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Wire Sculpture. Make an Awesome Lamp Out of Plastic Cups. This is What Happens When You Give Thousands of Stickers to Thousands of Kids. This December, in a surprisingly simple yet ridiculously amazing installation for the Queensland Gallery of Modern Ar, artist Yayoi Kusama constructed a large domestic environment, painting every wall, chair, table, piano, and household decoration a brilliant white, effectively serving as a giant white canvas.

This is What Happens When You Give Thousands of Stickers to Thousands of Kids

Over the course of two weeks, the museum’s smallest visitors were given thousands upon thousands of colored dot stickers and were invited to collaborate in the transformation of the space, turning the house into a vibrantly mottled explosion of color. How great is this? Given the opportunity my son could probably cover the entire piano alone in about fifteen minutes. The installation, entitled The Obliteration Room, is part of Kusama’s Look Now, See Forever exhibition that runs through March 12. If you liked this you’ll also enjoy Roman Ondak’s Room of Heights and Karina Smigla-Bobinski’s helium-filled kinetic drawing sculpture. Starrynight_vangogh_big.jpg (JPEG Image, 1879x1500 pixels) - Scaled (40.

Art of contribution.


William Bennett Gallery - Salvador Dali - Alice's Adventures in Wonderland Portfolio. Salvador Dali(1904 - 1989) Spanish painter, graphic artist, filmmaker, writer.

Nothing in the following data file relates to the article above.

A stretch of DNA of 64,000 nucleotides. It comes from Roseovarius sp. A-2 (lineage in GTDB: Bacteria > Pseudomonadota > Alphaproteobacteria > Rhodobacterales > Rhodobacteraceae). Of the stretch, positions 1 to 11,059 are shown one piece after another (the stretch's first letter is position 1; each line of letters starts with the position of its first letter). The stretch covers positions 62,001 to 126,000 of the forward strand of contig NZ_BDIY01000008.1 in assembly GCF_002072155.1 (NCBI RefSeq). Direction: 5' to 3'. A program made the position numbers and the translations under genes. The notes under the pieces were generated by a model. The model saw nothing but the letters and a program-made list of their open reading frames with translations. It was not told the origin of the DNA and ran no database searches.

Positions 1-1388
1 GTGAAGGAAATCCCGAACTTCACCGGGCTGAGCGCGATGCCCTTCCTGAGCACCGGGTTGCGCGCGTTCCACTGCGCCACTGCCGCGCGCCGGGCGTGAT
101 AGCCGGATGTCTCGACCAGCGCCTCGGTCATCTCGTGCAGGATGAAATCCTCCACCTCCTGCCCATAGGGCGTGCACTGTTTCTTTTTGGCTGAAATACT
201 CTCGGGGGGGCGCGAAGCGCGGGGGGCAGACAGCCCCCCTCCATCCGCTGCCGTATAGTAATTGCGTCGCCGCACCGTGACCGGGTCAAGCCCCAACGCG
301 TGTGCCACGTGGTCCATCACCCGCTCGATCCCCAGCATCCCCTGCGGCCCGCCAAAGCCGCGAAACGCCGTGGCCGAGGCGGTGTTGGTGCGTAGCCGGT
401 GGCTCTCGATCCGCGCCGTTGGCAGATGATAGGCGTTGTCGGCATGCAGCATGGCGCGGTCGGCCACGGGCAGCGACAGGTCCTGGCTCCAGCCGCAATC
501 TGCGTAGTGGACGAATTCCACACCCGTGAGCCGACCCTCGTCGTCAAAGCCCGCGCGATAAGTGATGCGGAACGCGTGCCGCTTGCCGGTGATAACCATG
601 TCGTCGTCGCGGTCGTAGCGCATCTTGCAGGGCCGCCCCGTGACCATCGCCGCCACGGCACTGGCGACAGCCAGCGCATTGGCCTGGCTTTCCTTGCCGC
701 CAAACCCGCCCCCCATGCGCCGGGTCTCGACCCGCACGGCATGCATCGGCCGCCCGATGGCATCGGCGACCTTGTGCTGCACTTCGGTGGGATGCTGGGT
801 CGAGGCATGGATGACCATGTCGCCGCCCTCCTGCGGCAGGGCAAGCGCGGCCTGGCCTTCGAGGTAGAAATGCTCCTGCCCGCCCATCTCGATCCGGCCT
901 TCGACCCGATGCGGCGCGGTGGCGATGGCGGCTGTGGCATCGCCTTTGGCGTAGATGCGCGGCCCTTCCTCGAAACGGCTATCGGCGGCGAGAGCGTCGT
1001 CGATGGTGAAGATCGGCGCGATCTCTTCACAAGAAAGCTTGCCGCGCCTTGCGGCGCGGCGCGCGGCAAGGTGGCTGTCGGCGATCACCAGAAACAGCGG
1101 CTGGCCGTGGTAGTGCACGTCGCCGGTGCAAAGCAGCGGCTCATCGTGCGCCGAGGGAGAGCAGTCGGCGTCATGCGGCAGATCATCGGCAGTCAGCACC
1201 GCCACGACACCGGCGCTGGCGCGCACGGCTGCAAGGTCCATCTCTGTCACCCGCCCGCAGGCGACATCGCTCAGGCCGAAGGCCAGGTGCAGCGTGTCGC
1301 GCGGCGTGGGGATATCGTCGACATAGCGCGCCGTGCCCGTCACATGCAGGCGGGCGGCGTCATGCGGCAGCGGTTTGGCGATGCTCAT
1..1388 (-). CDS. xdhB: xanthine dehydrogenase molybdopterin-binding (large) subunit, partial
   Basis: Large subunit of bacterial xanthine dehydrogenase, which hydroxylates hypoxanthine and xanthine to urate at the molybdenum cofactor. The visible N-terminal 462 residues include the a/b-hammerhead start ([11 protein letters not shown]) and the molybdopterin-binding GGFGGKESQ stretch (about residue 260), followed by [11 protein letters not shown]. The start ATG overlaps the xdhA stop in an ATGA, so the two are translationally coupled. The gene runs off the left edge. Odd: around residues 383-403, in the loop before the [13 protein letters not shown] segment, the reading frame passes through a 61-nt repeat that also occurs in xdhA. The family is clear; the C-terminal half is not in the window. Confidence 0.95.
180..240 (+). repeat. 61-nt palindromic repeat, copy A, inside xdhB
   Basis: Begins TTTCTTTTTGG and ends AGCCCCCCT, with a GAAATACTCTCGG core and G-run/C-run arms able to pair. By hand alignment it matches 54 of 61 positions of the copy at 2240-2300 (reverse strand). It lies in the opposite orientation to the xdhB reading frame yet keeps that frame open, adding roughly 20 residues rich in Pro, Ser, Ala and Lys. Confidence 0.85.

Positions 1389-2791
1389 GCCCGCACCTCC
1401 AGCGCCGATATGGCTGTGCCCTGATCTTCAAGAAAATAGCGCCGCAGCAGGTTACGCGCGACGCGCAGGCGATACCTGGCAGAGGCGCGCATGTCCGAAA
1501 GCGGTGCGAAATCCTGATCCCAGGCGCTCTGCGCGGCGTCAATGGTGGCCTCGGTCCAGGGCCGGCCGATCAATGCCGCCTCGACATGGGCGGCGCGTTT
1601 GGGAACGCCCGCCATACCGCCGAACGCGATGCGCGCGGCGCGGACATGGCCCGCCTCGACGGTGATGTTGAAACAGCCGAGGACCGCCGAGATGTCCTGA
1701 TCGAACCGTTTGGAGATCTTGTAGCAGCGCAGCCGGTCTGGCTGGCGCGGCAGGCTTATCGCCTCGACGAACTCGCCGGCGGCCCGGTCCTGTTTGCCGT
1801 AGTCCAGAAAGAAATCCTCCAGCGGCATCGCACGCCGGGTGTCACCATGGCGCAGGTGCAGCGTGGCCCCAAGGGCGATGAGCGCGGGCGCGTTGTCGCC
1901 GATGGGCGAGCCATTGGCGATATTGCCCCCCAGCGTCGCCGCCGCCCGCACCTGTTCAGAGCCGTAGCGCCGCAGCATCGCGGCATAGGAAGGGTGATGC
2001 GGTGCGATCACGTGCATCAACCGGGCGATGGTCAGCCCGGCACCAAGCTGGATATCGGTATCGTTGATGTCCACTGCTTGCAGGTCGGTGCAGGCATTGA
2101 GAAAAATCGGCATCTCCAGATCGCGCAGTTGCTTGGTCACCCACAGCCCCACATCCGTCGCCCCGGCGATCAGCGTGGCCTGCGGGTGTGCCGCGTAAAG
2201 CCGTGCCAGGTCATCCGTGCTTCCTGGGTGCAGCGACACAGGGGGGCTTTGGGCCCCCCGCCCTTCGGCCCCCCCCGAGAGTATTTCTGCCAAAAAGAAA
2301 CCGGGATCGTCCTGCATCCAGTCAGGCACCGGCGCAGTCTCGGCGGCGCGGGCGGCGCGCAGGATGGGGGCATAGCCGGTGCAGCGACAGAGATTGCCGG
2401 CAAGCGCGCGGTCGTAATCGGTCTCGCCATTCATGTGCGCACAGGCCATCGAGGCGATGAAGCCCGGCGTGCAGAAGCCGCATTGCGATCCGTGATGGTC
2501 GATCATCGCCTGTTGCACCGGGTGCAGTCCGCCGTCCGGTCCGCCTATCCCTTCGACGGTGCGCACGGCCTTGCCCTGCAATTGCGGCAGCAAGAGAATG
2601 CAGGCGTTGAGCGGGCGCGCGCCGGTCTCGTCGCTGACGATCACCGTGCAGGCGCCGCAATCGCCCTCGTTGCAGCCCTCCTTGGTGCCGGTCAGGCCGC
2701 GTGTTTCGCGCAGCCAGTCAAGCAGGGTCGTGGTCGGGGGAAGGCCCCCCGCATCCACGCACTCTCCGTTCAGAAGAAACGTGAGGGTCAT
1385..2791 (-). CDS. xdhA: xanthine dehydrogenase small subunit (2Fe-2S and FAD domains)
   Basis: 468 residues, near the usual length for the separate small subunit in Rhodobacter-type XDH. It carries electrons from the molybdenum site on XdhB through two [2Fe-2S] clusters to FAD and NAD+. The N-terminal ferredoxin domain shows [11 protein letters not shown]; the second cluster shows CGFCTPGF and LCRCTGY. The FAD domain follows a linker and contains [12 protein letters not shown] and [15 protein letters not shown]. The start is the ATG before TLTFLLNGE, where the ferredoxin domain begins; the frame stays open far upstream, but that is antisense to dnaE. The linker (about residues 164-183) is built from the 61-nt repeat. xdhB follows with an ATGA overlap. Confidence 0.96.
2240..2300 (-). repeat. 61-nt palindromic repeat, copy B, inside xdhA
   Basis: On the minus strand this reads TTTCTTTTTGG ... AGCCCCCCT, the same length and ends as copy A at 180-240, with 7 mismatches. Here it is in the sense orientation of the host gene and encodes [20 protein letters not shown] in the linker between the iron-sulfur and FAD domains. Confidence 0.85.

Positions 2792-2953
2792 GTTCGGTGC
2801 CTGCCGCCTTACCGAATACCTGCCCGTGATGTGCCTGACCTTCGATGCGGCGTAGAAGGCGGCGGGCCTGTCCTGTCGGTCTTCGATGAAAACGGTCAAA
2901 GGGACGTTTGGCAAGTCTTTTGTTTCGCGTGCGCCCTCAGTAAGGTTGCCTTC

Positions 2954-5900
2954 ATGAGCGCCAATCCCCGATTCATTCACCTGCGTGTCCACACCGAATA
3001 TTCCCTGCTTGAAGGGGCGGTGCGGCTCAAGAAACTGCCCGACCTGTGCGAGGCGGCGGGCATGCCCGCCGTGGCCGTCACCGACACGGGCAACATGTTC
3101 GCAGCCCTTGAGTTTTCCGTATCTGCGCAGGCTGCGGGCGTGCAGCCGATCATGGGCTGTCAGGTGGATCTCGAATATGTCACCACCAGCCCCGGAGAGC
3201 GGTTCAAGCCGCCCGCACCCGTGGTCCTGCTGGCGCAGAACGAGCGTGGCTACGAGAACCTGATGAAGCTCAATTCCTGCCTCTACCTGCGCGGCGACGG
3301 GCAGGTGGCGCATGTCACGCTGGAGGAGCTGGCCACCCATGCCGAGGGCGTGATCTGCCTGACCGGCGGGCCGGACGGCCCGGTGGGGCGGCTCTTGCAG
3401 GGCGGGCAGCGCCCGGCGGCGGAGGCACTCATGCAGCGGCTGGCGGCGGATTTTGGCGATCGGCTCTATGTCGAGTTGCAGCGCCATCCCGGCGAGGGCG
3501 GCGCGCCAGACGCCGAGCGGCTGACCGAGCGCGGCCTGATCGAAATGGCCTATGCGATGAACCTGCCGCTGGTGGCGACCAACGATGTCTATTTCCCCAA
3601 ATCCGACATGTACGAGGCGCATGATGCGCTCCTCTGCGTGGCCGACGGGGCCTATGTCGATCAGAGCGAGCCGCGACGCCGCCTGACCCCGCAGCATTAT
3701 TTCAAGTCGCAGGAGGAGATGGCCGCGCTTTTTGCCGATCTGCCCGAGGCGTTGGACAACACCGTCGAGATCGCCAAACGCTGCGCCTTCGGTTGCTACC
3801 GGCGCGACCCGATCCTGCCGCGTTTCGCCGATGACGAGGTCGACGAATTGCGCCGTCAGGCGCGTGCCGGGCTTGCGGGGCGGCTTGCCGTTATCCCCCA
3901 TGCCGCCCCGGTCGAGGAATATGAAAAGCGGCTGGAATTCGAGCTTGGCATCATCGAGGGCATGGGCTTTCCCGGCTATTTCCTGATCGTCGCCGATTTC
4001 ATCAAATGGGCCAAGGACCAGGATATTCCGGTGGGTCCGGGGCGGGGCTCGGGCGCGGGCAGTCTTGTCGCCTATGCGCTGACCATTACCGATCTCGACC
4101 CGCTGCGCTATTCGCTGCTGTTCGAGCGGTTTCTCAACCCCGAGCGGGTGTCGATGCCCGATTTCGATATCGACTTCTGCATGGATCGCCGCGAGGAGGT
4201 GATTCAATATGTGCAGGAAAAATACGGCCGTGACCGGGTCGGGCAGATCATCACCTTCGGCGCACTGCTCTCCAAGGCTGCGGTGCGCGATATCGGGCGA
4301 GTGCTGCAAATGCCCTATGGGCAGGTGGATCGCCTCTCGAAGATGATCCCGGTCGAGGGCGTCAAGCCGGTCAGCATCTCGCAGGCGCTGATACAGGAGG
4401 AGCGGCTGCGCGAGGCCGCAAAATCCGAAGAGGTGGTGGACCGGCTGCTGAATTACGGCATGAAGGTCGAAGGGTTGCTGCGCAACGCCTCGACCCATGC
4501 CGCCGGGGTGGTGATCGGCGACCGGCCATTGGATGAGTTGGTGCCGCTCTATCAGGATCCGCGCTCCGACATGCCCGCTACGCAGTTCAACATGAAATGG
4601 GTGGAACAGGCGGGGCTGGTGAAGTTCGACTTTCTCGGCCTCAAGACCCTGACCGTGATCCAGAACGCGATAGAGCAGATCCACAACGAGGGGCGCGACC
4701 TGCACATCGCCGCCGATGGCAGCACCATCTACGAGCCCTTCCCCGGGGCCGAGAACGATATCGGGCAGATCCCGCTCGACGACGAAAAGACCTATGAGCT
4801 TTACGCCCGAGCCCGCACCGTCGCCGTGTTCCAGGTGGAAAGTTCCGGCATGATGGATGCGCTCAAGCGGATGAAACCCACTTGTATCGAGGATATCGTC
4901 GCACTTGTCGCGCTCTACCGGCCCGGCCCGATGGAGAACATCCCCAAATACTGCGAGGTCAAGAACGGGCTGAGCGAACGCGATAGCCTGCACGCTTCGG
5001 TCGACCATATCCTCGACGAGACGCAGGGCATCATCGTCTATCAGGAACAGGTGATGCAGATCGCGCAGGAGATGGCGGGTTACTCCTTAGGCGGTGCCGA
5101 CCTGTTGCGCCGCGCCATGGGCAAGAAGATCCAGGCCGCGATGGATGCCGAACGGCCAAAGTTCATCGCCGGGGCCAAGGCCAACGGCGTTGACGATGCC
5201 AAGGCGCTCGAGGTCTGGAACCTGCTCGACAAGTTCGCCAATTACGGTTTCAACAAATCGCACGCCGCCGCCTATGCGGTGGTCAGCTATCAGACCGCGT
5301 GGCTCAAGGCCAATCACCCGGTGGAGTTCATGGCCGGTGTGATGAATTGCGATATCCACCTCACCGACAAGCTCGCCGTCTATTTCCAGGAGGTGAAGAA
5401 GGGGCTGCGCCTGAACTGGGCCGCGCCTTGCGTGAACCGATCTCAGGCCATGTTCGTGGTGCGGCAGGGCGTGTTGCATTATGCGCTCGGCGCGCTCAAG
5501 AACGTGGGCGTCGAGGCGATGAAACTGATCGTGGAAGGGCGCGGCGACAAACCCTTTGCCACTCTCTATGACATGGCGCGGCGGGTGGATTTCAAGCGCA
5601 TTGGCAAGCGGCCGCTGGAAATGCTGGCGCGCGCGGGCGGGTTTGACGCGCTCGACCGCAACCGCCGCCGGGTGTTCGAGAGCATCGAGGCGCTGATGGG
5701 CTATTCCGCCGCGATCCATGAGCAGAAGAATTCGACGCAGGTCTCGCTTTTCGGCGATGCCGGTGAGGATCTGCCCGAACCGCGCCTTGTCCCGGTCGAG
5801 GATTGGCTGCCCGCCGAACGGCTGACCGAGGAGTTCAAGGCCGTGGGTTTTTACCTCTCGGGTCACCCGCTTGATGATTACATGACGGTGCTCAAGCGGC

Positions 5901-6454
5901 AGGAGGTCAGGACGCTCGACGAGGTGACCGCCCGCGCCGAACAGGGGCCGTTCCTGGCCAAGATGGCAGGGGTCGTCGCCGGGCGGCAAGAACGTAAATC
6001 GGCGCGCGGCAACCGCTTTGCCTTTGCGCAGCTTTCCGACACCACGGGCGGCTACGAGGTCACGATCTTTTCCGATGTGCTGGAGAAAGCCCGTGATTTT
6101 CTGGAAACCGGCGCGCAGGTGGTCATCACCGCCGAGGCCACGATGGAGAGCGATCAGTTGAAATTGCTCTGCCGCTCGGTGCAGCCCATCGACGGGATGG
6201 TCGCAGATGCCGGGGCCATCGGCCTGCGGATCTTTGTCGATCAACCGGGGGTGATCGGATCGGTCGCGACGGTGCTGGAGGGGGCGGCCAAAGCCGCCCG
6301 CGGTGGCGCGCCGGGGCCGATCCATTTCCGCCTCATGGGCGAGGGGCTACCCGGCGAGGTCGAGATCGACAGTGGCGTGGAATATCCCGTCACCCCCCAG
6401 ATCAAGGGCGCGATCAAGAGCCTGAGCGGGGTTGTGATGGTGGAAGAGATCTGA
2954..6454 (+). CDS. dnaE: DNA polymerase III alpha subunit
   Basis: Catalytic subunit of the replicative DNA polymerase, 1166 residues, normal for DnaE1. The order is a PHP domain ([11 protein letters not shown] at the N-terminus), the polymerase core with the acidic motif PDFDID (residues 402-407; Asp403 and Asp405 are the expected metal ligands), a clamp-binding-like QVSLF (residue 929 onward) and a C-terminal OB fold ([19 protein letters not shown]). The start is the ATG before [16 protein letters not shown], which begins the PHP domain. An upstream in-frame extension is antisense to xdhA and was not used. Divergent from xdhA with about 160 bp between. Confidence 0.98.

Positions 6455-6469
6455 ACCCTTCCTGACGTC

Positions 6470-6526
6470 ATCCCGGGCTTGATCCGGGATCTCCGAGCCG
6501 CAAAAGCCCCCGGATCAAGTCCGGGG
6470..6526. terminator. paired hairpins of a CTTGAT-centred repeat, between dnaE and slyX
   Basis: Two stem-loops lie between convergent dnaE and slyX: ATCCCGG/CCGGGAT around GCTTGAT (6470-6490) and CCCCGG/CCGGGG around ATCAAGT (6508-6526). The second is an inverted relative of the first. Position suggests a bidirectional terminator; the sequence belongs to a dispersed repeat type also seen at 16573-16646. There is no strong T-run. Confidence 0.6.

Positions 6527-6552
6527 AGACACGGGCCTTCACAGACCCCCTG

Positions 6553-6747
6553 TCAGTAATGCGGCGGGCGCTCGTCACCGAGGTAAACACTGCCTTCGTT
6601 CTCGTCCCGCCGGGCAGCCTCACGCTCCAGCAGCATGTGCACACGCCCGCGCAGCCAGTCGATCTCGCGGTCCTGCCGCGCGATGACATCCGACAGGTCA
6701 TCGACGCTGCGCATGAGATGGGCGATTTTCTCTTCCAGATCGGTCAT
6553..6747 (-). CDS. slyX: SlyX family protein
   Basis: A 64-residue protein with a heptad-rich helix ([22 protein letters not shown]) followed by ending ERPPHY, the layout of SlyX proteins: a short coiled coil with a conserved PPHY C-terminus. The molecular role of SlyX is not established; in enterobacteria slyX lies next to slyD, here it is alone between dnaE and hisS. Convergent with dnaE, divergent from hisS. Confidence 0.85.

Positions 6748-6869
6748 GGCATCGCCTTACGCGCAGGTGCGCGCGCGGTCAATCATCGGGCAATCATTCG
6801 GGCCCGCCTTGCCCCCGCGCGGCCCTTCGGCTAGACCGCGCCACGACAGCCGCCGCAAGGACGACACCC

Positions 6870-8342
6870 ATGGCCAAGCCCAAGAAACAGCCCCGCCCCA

William Bennett Gallery - Salvador Dali - Alice's Adventures in Wonderland Portfolio

A modern master of the surreal arts, Salvador Dali's works continually challenged convention by questioning the antithesis of surrealism: our normal sense of the "real. " Surrealism's objective was to make accessible to art the realms of the unconscious, irrational and imaginary. An expansive movement that extended beyond the canvas, Surrealism embraced literature, music, cinema, philosophy and popular culture. Dali's works drew inspiration from fellow Surrealists, such as Giorgio de Chirico, Max Ernst, Joan Miro... Letter from Mick Jagger to Andy Warhol, 1969. Galleries: Cat by Yoshitomo Nara from Galleri Bo Bjerggaard. Edo Pop: a contemporary spin on an old art form. Posted at 1:00 PM on December 7, 2011 by Marianne Combs Filed under: Museums One of the great strengths of the Edo Pop exhibition at the Minneapolis Institute of Arts is that it doesn't simply present the art of the Edo period (1600-1868), but connects it to art being made today. The final two galleries of the show are dedicated to contemporary artists whose work has been strongly influenced by the Japanese woodblock prints.

And it's not hard to see similarities between the Edo period of Japan and modern Western culture, including hedonism, consumerism, and escapism. {*style:<i>One for the Money, Two Faux the Show (Still Pimpin'), after Katsukawa Shun'ei's The Actor Ichikawa Komazo III, 2006 Iona Rozeal Brown </i>*} In her work "One for the Money, Two Faux the Show (Still Pimpin')," Iona Rozeal Brown explores what Hip Hop culture looks like when it's taken out of context.

{*style:<i>Crew, 2002 Gajin Fujita </i>*} {*style:<i>Utagawa Hiroshige Color woodblock print </i>*} Emily Allchurch </i>*}